Van Allen v. Cuomo et al

Filing 24

SUMMARY MEMORANDUM-DECISION & ORDER denying 12 Motion for TRO and dismissing complaint. Signed by Judge Gary L. Sharpe on 7/19/07. (wjg, )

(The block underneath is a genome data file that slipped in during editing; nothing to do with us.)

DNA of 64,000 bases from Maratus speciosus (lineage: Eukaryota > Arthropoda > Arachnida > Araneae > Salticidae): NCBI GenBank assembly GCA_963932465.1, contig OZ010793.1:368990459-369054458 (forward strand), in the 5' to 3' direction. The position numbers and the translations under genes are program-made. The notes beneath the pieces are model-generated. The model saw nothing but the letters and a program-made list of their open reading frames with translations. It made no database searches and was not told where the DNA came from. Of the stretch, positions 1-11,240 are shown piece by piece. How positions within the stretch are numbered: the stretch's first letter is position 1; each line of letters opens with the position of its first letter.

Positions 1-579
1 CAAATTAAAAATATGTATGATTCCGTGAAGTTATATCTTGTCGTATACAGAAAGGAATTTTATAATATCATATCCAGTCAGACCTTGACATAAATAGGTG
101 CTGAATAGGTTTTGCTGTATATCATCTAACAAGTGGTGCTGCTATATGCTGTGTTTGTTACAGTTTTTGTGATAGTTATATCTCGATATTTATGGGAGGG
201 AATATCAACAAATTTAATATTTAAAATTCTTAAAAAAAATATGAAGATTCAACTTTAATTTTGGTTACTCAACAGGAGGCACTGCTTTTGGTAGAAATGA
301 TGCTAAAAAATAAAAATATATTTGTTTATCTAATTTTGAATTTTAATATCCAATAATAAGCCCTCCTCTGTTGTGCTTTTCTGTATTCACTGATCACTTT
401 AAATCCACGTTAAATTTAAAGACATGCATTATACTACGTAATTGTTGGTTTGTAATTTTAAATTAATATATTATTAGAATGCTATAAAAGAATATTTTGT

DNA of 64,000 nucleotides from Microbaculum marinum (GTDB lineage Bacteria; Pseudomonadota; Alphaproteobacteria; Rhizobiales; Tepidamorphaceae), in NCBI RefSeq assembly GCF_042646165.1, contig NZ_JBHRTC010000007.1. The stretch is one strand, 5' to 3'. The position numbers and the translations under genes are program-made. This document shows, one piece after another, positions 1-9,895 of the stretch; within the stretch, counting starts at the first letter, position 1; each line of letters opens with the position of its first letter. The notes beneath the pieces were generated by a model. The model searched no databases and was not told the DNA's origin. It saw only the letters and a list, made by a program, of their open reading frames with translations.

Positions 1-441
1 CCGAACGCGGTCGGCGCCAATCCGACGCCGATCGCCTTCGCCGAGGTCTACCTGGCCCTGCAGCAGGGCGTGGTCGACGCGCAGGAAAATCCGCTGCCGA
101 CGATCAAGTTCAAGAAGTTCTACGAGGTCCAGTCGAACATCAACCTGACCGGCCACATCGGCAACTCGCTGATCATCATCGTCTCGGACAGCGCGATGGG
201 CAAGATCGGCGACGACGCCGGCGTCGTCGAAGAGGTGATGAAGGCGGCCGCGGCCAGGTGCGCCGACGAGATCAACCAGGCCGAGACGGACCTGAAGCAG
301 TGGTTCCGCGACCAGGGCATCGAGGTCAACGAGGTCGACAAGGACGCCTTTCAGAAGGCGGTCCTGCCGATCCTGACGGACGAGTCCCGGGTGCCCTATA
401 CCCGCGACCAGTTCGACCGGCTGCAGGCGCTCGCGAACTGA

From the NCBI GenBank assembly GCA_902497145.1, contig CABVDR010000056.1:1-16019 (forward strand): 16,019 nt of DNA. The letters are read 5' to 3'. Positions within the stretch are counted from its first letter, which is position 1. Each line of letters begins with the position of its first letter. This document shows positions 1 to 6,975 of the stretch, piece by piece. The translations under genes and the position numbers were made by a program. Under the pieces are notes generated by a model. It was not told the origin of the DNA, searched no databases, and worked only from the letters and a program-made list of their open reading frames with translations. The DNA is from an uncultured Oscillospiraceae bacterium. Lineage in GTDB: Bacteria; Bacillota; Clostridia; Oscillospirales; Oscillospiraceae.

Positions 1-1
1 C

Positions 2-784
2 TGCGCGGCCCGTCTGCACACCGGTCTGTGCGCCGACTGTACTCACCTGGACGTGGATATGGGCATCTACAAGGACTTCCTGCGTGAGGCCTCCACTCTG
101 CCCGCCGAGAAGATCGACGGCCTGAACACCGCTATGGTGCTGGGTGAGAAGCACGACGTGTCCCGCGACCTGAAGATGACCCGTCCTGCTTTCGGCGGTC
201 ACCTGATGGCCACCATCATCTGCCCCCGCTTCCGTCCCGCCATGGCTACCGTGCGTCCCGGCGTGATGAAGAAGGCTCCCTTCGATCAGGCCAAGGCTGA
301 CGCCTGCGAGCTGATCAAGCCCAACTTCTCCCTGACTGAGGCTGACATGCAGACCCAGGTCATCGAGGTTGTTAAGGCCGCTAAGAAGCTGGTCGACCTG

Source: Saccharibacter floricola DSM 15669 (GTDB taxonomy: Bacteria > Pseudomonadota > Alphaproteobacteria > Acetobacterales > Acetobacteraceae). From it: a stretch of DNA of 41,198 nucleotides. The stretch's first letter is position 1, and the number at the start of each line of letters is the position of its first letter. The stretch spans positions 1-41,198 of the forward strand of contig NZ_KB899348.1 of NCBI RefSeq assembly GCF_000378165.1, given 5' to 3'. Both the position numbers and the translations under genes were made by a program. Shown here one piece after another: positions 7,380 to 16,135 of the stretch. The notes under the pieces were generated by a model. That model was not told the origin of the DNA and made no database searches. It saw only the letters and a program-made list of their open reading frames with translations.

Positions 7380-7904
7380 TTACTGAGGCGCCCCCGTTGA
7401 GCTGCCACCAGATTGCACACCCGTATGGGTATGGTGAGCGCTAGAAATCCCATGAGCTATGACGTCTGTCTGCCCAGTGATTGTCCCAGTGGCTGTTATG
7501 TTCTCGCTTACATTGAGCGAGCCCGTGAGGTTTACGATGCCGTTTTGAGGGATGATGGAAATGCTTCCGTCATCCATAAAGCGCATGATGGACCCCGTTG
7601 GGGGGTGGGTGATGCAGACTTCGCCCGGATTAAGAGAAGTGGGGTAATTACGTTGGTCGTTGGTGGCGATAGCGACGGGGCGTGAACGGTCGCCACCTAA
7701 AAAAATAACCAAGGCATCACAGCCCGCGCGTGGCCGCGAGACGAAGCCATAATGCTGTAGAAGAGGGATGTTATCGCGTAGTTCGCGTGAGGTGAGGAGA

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Van Allen v. Cuomo et al Doc. 24 Case 1:07-cv-00722-GLS-DRH Document 24 Filed 07/19/2007 Page 1 of 6 UNITED STATES DISTRICT COURT NORTHERN DISTRICT OF NEW YORK H. WILLIAM VAN ALLEN, Plaintiff, v. ANDREW CUOMO et al., Defendants. APPEARANCES: FOR THE PLAINTIFF: Galvin, Morgan Law Firm 217 Delaware Avenue Delmar, New York 12054 FOR DEFENDANTS: HON. ANDREW M. CUOMO Attorney General, State of New York The Capitiol Albany, New York 12224 DOUGLAS J. GOGLIA, ESQ. Assistant Attorney General MADELINE SHEILA GALVIN, ESQ. OF COUNSEL: 1:07-CV-722 (GLS) The New York State Board of Elections TODD D. VALENTINE, ESQ. New York State Board of Elections 40 Steuben Street Albany, New York 12207-1650 Gary L. Sharpe U.S. District Judge Case 1:07-cv-00722-GLS-DRH Document 24 Filed 07/19/2007 Page 2 of 6 SUMMARY MEMORANDUM-DECISION AND ORDER I. Introduction On July 13, 2007, plaintiff filed a complaint and an application for a temporary restraining order by order to show cause. See Dkt. Nos. 10-14. On July 17, 2007, this court issued a text order requiring: (1) Van Allen to serve the complaint and order to show cause upon defendants; (2) defendants to file a written notice of attorney appearance and brief response; and (4) personal appearance on July 19, 2007. This summary order in addition to the record of the hearing constitutes the decision of the court. For the reasons that follow, Van Allen's application for TRO is denied and the complaint dismissed in its entirety. II. FACTS In early spring 2007, Van Allen filed paperwork with New York to become a member of the Independence Party after previously having been a registered voter but not enrolled in a particular party. Van Allen wanted to enroll in a political party, not just to cast his vote as a member of that party. He also wanted to carry the party's petitions, engage in the process 2 Case 1:07-cv-00722-GLS-DRH Document 24 Filed 07/19/2007 Page 3 of 6 of candidate designation for endorsement, assist with the selection of leadership positions, and participate in establishment of the party's platform. Thereafter, Van Allen was informed that his enrollment would not become effective until after the November 2007 election pursuant to New York Election Law 5-304.1 III. Discussion A. Temporary Restraining Orders/Preliminary Injunction To justify the grant of temporary restraining order, plaintiff must satisfy the same prerequisites as a party seeking a preliminary injunction. Local 1814, Intern. Longshoremen's Ass'n, AFL-CIO v. New York Shipping Ass'n, Inc. 965 F.2d 1224, 1228 (2d Cir. 1992). In general, a district court may grant a preliminary injunction where the moving party establishes: (1) that it is likely to suffer irreparable injury if the injunction is not granted, and (2) either (a) a likelihood of success on the merits of its claim, or (b) the existence of serious questions going to the merits of its claim and a balance of the hardships tipping decidedly in its favor. N.Y. ELEC. LAW SECTION 5-304(3): [a] change of enrollment received by the board of elections not later than the twenty fifth day before the general election shall be deposited in a sealed enrollment box, which shall not be opened until the first Tuesday following such general election. 1 3 Case 1:07-cv-00722-GLS-DRH Document 24 Filed 07/19/2007 Page 4 of 6 Moore v. Consolidated Edison Co. of New York, Inc., 409 F.3d 506, 510 511 (2d Cir. 2005). "Such an extraordinary and drastic remedy, one that should not be granted unless the movant, by a clear showing, carries the burden of persuasion. " Id. However, when the moving party seeks to stay governmental action taken in the public interest pursuant to a statutory or regulatory scheme, the injunction should be granted only if the moving party meets the more rigorous likelihood-of-success standard. Connecticut Dept. of Environmental Protection v. O.S.H.A., 356 F.3d 226, 230 -231 (2d Cir. 2004)(quoting Beal v. Stern, 184 F.3d 117, 122 (2d Cir.1999) (citations and internal quotation marks omitted)). Moreover, in some cases, a significantly higher standard applies. The moving party must make a "clear" or "substantial" showing of a likelihood of success in two instances: where (1) the injunction sought is mandatory, i.e.,"will alter, rather than maintain, the status quo"; or (2) the injunction sought "will provide the movant with substantially all the relief sought, and that relief cannot be undone even if the defendant prevails at a trial on the merits." Jolly v. Coughlin, 76 F.3d 468, 473 (2d Cir.1996). Here the injunction sought is mandatory, thus the court will use the "clear and substantial" showing of a likelihood of success standard. 4 Case 1:07-cv-00722-GLS-DRH Document 24 Filed 07/19/2007 Page 5 of 6 Van Allen filed his complaint under 42 U.S.C. 1983, 1983 (5) and 1986 claiming a violation of his constitutional rights under the First, Fourth, Fifth and Fourteenth Amendments.2 Essentially, Van Allen contends that New York Election Law 5-304 ,which requires a delayed enrollment period, violates his right to association and participation in the political party of his choosing. Moreover, he claims that new voters do not have a delayed enrollment period, which thereby violates his Equal Protection rights. As the defendants correctly point out, the Supreme Court has flatly rejected a nearly identical challenge to a substantially identical provision of New York's former Election Law that mandated a delayed enrollment period. See Rosario v. Rockfeller, 410 U.S. 752 (1973). The Supreme Court noted that the reason for the delay was to inhibit party raiding. The Court held that "New York did not prohibit the petitioners from voting in the...primary election or from associating with the political party of their choice. It merely imposed a legitimate time limitation on their enrollment...." Id. at 1252. Furthermore, New York's statute which exempts newly registered voters from the delayed enrollment requirement Van Allen appears to be suing under numerous constitutional amendments and articles including: Articles II 1 and VI; First, Fourth, Fifth, Sixth and Fourteenth Amendments. During the hearing Van Allen withdrew claims under Articles II and VI and the Sixth Amendment, and the court dismissed his Fourth Amendment claim as frivolous. 2 5 Case 1:07-cv-00722-GLS-DRH Document 24 Filed 07/19/2007 Page 6 of 6 serves the salutary goal of encouraging new voter participation in the political process. Accordingly, the court is satisfied that New York's election law serves legitimate state purposes and does not violate Van Allen's First Amendment rights nor his rights to due process and equal protection. Accordingly, Van Allen's application for a TRO is denied and his complaint dismissed. WHEREFORE, it is hereby ORDERED that Van Allen's application for a TRO is DENIED and the complaint DISMISSED in its entirety; and it is further ORDERED that the Clerk of Court shall provide a copy of this order to all parties. SO ORDERED. Dated: July 19, 2007 Albany, New York 6